Game of Throwing Self Against the Wall

100 Quentin Roosevelt Blvd. Suite 205
Garden City, New York 11530


February 16, 2016

To Whom It May Concern,

This letter concerns three requests for Presbyterian EMS.

  1. Request for an apology from the institution for a violation of the patient’s rights by EMS squad’s failure to operate on an informed consent.
  2. Request for a copy of detailed explanation of the first bill of $1,315.56 and its reduction to $723.56.
  3. Request for an exemption from all the bills accrued from the EMS service on the day of November 14, 2014 due to the failure to operate on an informed consent.

As an act of resistance and expression to claim ownership over myself from the domination of economic monopoly, I was throwing my body against a wall in a privately-owned-public-space of JP Morgan Chase. It was an attempt to examine the boundaries of the ownership over my own body and cultural identity in a public space.

Growing up in South Korea, a land divided by US military, I have witnessed malformed economic growth accompanied by the high income inequality, exploited labors, material fetishism, whitewashed media, and unhealthy social and educational competition. Yet worse, the road to unification seemingly constricts.

The financial crisis of 2007-2008 appeared to be a good example of general failings in the current system. At the basis of the globalizing world, emphasis in the value of finance seems to influence imbalance in politics, media, environment, education, public health, and more. And as much as I try at being removed emotionally, my bitter sentiment not limited to but largely toward the colonial history and free-market system rewarding Western few more than others grows bigger.

I couldn’t think of a more appropriate place other than Wall Street to carry out my examination, as I saw it to be the central symbol for our globalizing dominant culture: mesmerizing view of sky-rocketing spectacular buildings huddled together in pretense of glamour. As an oxymoron, I saw the privately-owned-public-space of a financial giant as the most appropriate stage for a performance of resistance. The simple and fulfilling action I found was to record myself tackling a formidable wall of Wall Street wearing a vandalized suit, which originated from Britain.

In regard to possible medical condition, I come to question the clarity of ‘hurting oneself in public.’ As I understood, I remained in a privately-owned-public-space during the performance. I was exercising my right to free expression in a public space, all the while remaining within a private space. Furthermore, I did not need any mental or emotional assistance, which I made clear to the EMS agent by refusing to receive any treatment by saying “I’m OK”. The agent ignored my refusal nor made any attempt to operate on an informed consent. The agent simply repeated “step onto the vehicle please.” Repeated twice without a proper response to my refusal, the agent’s words came off as a demand, especially when escorted by NYPD. Afraid of possible arrest, I asked, “will I be charged for this?” The agent bluntly misinformed me by saying, “no.” When I tried to explain that my actions were an art performance and the motivation behind it, the agent ridiculed me, inducing me to compromise that I was ‘hurting myself’ by repeating words such as ‘depressed’ and ‘hurting yourself.’ Looking back later on my video recording, this procedure reminded me of tactics used in police investigation, using pressure to get suspects to admit a crime they may have not committed as seen on movies.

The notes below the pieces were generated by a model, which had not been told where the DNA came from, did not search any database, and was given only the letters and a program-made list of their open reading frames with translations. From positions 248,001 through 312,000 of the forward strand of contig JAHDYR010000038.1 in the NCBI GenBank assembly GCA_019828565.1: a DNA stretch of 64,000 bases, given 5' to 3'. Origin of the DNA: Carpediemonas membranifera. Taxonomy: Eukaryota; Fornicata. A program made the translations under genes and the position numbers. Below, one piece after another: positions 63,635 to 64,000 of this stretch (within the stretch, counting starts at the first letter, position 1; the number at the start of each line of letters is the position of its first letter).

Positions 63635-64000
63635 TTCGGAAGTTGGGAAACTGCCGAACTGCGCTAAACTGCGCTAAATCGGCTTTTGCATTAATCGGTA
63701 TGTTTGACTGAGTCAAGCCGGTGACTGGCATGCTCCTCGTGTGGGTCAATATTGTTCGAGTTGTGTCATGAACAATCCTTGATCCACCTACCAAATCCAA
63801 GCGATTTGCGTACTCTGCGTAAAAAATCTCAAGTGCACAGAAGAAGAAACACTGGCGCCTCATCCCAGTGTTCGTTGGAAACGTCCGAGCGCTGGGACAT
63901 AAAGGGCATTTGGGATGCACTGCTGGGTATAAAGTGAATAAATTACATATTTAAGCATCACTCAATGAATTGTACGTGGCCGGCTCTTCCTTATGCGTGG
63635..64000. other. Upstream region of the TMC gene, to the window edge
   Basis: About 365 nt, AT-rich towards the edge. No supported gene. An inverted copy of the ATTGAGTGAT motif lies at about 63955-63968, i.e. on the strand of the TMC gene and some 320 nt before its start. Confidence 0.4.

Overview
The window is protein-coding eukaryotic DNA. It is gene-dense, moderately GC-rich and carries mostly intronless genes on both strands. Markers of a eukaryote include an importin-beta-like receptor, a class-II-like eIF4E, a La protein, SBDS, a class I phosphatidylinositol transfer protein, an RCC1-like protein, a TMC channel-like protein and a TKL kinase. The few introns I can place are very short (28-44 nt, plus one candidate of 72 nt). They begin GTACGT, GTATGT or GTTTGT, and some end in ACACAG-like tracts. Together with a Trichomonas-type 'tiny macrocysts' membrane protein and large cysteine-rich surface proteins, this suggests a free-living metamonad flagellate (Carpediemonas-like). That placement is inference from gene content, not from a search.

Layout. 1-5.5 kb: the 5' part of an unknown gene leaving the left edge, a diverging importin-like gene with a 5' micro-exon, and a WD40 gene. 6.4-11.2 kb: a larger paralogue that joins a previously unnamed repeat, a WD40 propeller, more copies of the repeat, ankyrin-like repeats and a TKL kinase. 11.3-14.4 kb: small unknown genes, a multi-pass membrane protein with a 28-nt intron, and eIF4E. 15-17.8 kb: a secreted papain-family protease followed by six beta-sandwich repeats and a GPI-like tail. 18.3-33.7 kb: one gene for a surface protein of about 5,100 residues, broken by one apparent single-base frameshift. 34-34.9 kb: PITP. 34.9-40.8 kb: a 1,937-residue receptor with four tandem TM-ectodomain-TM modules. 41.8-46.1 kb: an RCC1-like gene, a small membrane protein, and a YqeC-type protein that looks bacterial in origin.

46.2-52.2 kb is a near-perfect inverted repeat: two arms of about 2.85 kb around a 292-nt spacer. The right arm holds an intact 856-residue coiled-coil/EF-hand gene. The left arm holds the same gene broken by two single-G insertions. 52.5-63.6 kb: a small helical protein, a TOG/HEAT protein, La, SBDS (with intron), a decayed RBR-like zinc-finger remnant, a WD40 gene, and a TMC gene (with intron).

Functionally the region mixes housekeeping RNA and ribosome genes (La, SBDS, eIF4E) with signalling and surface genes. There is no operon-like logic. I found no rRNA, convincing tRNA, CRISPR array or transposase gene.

The incident further confirmed the absurd world we live in. It is an absurd world where resisting conformity is highly punishable by shame, 8 hours of forced mental treatment, and an original sum of $4696.63 of hospital bills, which doesn’t explain the detailed expenses. An absurd world to pursue education for over-production. An absurd world of democracy for the Western few.

But the absurdity of the world makes me question if there has ever been a point in history of existence when things weren’t absurd. To borrow Albert Camus’s thoughts, it is an absurd world to be born into just so one can live to die. It is an unreasonable world. What’s even more absurd is how these absurdities touch me emotionally when in the end nothing may even matter. I’m left in doubt as to the possibility of ever breaking away from these absurdities, but I felt the need to at least examine the boundaries in my personal account to make something of the world. It would be even sadder and more upsetting to not even be able to exercise one’s will. And yet I return to find that the perimeter to exercise my will is not as broad as I thought after being left with a sum of $753.56 bill reduced from $4696.63 on top of approximate $60,000 student debt with a minimum wage job without any benefit, all for trying to better understand the world we are born into.

I would genuinely like to ask for the institution to exempt all the bills charged by Presbyterian EMS, not only because I financially cannot afford this bill, but also because I believe this bill is a violation of promised rights.


John Lee